Light Spoilers for Annabelle: Creation, and other Conjuring films below!
Annabelle: Creation gets right what most horror films get wrong: it follows through on every set up that it puts in place during its somewhat insidious beginning. Every little creepy thing about the house where the film spends its runtime isn’t there without reason. As the film heightens its pace, it delivers — forcing its characters into the very unsettling environment for which it diligently laid the groundwork. Nonetheless, the film still falls victim to its own absurdities, in the sense that even if you believe in demons and the paranormal, the movie throws so much of them at you that it becomes a bit exhausting.
Dollmaker Samuel Mullins (Anthony LaPaglia) and his wife Esther (Miranda Otto) lose their daughter, Annabelle “Bee” Mullins (Samara Lee), in a car crash. Twelve years later, the two open their home to a nun, Sister Charlotte (Stephanie Sigman), and several orphaned girls who are in her care. Of the girls, the film focuses on Janice, played by Talitha Bateman, a young girl with polio, and her best friend Linda, played by Lulu Wilson.
The film takes ample time letting the orphaned girls explore their new home. The Mullins’ estate is large, which makes for ample room for the film to set up its frights. While still in a fairly scare-free period, Annabelle: Creation places eerie, if not somewhat obvious, clues of what’s to come. Sister Charlotte’s room contains a dumbwaiter that eerily refuses to stay shut. An ominous scarecrow rests outside and gives the girls a good laugh — guaranteeing they won’t be laughing later.
The most obvious of these ominous clues lies naturally in Annabelle’s old room which is said to remain locked. The demonic spirit that possesses the terrifying doll is awakened by the presence of the young girls, and it pleads for Janice to ‘find’ it. Curiosity gets the better of her, and she proceeds to jimmy her way into the room. Annabelle’s room is rightfully creepy, but Janice unlocks something even more terrifying with a key she finds in a dollhouse. In an adjoining room sits the Annabelle doll, and (little does Janice know) she’s just freed it from its prison.
As the rest of the film plays out, the demon inside the doll terrorizes the young girls and the Mullins family. The film quickly and almost methodically runs back to the clues it left in place, having the girls face the scarecrow, get trapped in the dumbwaiter, etc. There are plenty of scares to be had in these moments, but some of them leave more to be desired. This is especially true of the scarecrow scene that seems added as pure filler rather than adding anything substantial to the plot.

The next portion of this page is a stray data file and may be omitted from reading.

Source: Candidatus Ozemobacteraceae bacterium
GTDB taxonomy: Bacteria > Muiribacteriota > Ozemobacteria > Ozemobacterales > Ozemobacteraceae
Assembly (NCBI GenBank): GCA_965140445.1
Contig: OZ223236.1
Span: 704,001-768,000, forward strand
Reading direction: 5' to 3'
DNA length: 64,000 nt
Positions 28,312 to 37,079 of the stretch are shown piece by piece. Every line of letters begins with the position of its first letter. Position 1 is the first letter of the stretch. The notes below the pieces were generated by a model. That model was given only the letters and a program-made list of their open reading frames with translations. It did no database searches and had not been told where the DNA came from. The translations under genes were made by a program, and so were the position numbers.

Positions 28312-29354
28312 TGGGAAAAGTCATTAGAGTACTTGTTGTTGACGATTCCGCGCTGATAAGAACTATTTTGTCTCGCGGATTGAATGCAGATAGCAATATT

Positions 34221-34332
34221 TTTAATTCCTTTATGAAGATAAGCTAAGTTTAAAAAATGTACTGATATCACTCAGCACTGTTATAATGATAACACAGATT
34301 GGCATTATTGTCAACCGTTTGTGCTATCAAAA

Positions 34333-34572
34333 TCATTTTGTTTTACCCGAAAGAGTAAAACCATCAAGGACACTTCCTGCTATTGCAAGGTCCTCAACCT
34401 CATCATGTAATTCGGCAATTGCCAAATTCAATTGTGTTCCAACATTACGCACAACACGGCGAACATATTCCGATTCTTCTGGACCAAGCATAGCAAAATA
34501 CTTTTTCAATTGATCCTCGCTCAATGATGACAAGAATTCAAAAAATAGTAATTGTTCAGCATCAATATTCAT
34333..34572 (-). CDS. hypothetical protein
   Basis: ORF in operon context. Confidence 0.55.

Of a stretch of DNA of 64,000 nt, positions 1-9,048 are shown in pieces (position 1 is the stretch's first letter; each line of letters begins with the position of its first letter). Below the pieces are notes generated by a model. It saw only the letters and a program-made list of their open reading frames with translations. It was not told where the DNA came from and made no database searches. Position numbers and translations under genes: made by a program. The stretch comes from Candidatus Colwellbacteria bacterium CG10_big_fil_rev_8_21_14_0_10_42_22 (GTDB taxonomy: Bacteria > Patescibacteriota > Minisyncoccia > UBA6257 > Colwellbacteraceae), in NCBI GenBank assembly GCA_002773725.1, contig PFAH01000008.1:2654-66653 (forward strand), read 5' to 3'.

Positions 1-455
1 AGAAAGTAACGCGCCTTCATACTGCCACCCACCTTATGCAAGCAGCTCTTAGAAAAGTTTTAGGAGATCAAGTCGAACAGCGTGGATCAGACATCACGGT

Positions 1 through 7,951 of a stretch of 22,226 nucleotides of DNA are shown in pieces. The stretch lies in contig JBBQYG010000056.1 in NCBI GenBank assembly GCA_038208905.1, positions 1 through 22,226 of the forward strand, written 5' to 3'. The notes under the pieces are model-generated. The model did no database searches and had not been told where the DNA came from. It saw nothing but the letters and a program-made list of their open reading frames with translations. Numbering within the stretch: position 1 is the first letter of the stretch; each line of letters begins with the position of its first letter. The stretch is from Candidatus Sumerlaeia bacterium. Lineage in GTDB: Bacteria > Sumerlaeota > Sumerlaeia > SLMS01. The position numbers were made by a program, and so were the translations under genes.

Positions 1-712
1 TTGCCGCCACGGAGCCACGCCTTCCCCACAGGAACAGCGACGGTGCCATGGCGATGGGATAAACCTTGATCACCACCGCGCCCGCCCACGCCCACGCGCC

Things also begin to get a bit too extraordinary, with the Annabelle doll seemingly teleporting around the property to wherever is convenient to get a scare. Unless there are multiple dolls, it seems unlikely that the doll would be able to get out of the bottom of a well, teleport around storeys of the house and beyond. In this regard, Annabelle: Creation isn’t quite as scary as it is preposterous.
The film also relies heavily on its soundtrack to induce its chills, although the score by Benjamin Wallfisch does its job effectively. As the film goes through the motions, its predictability becomes almost paint-by-numbers, with the telltale swell of discomforting music ensuring that something spooky is about to happen right before a discordant and cacophonous tone drowns all other sounds and gets hearts racing. It works, but the film would be better if it didn’t have such a crutch.
The cast’s acting is mostly superb, especially for the horror genre which tends to set the bar rather low for acting chops. Bateman is equally pitiable and terrifying as Janice, being a character that audiences will initially root for before regretting such a decision. Wilson is endearing as young Linda, who soon finds herself without her best friend and sister and must fight for her own survival. Linda is tougher than she looks, and one of the film’s only characters to actually fight back at the demon, as she smacks at it as it pursues her. You go, girl.
Sigman is wonderful in her role as Sister Charlotte, perfectly portraying her job as the girls’ caretaker and role model. The film does not focus on her (which it very well might have, given her overt religious beliefs,) but the scenes in which she is in are well done. Lee is another supporting character, despite being the titular original Annabelle. She’s nowhere near as terrifying as the doll (but how could she be?) Lee’s Annabelle is mischievous and grim, adding a mortifying sense of reality behind the entity that possesses the doll.
Surprisingly, LaPaglia is the only actor on the film’s somewhat intimate roster that is lackluster. His character carries an ominous presence throughout the film, which doesn’t appear to be intended. LaPaglia makes Mr. Mullins into a grief-stricken madman, although the film later reveals he just wanted contact with his dead daughter. Up until that’s revealed, LaPaglia’s character is undoubtedly sinister for no good reason. His confrontation with the demon shows that he didn’t have any allegiance to it, nor does the plot lead the viewer to believe so…just LaPaglia’s acting.
Overall, Annabelle: Creation is a film that manages to rouse up ample frights, and it’s a somewhat solid addition to the creepy doll’s film legacy. Its subtle nods to the previous films in its history are carefully placed and add further layers to the prior films. Can Annabelle: Creation touch The Conjuring or its sequel? Not a chance. Can it be an enjoyable film that’ll show you that even an evil doll can scare you beyond your wildest dreams? Easily.